The disease caused by nematode parasites of the genus Baylisascaris; migrating larvae of the raccoon parasite B. procyonis can cause a severe disease of the central nervous system in a variety of wild and domestic animal species and, rarely, in humans; human disease has been manifested as either a fatal eosinophilic meningoencephalitis or a diffuse unilateral subacute neuroretinitis.
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Thirty severe or fatal human cases of baylisascariasis have been reported (5-7; K.
Implications of raccoon latrines in the epizootiology of baylisascariasis.
One notable omission is the absence of discussion of emerging helminthic diseases, such as angiostrongyliasis, cysticercosis, alveolar echinococcosis, and baylisascariasis.
Other causes of a parasitic CNS disease, such as cysticercosis, toxocariasis, schistosomiasis, baylisascariasis, or paragonimiasis, can be distinguished by epidemiologic distribution, clinical signs and symptoms, radiologic appearance, and serologic testing.
Although this devastating disease is rare, lack of effective treatment and the widespread distribution of raccoons in close association with humans make baylisascariasis a disease that seriously affects public health (3).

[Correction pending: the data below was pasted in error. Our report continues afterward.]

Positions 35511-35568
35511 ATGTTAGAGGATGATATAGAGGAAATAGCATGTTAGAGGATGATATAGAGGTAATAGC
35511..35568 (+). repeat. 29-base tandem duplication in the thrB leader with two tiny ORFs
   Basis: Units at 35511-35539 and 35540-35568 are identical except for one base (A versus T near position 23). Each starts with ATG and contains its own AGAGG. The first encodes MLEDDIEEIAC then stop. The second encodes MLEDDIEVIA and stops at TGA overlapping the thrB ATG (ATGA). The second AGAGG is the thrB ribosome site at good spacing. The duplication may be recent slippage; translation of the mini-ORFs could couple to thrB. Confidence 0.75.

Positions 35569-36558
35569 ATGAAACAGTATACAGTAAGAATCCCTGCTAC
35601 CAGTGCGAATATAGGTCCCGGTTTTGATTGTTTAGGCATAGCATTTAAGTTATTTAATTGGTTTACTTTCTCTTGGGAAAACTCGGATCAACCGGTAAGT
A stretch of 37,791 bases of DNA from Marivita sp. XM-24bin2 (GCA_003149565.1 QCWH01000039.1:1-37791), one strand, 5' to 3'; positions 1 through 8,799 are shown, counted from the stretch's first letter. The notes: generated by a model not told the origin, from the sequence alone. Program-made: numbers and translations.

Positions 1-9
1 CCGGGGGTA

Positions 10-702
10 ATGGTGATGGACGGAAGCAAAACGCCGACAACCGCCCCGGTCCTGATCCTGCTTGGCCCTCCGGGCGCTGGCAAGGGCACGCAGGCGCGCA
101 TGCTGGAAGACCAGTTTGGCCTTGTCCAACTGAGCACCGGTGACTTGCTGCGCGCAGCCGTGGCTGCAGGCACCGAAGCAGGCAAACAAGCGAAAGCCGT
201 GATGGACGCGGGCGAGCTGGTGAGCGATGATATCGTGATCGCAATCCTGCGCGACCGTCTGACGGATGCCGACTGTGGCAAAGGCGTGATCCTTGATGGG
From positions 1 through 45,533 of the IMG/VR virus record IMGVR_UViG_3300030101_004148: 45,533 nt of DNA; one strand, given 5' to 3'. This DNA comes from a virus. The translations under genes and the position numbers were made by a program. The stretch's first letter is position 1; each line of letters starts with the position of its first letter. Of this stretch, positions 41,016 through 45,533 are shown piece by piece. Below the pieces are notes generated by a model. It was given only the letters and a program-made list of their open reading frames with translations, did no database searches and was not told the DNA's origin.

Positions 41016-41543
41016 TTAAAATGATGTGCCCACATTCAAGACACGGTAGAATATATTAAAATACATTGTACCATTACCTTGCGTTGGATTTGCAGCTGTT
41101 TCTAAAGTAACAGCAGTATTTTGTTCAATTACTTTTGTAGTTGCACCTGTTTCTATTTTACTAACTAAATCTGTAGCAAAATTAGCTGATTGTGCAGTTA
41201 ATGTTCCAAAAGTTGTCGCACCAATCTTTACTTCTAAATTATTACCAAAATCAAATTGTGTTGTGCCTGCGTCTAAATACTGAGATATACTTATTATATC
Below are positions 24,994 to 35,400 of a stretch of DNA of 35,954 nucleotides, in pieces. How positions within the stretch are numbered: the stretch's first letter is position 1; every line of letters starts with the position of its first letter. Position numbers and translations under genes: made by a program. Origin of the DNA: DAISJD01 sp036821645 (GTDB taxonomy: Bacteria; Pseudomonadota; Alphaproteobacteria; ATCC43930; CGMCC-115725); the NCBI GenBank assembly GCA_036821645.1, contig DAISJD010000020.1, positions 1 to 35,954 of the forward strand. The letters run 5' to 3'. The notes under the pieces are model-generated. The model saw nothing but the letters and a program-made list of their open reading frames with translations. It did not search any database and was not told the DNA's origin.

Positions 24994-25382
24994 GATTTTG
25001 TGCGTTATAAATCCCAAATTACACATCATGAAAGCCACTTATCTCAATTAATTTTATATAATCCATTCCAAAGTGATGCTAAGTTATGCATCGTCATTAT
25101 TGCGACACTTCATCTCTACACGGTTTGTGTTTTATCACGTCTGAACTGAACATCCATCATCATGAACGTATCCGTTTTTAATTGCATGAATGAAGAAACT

A ubiquitous parasite of raccoons, Baylisascaris procyonis causes a widely recognized emerging zoonosis, baylisascariasis (3).
Treatment with albendazole after egg ingestion but before the onset of symptoms can prevent development of clinical baylisascariasis (2,10).
Although human baylisascariasis appears to be rare, the devastating neurologic disease caused by this infection and the lack of effective treatment make it a disease of public health importance (3).
While California has reported more cases of baylisascariasis than any other state, few published studies have reported on the distribution and prevalence of this helminth in the region.
A key feature of the epidemiology of baylisascariasis is the behavior of raccoons.
Human baylisascariasis is probably underrecognized, and the full spectrum of clinical illness is unclear.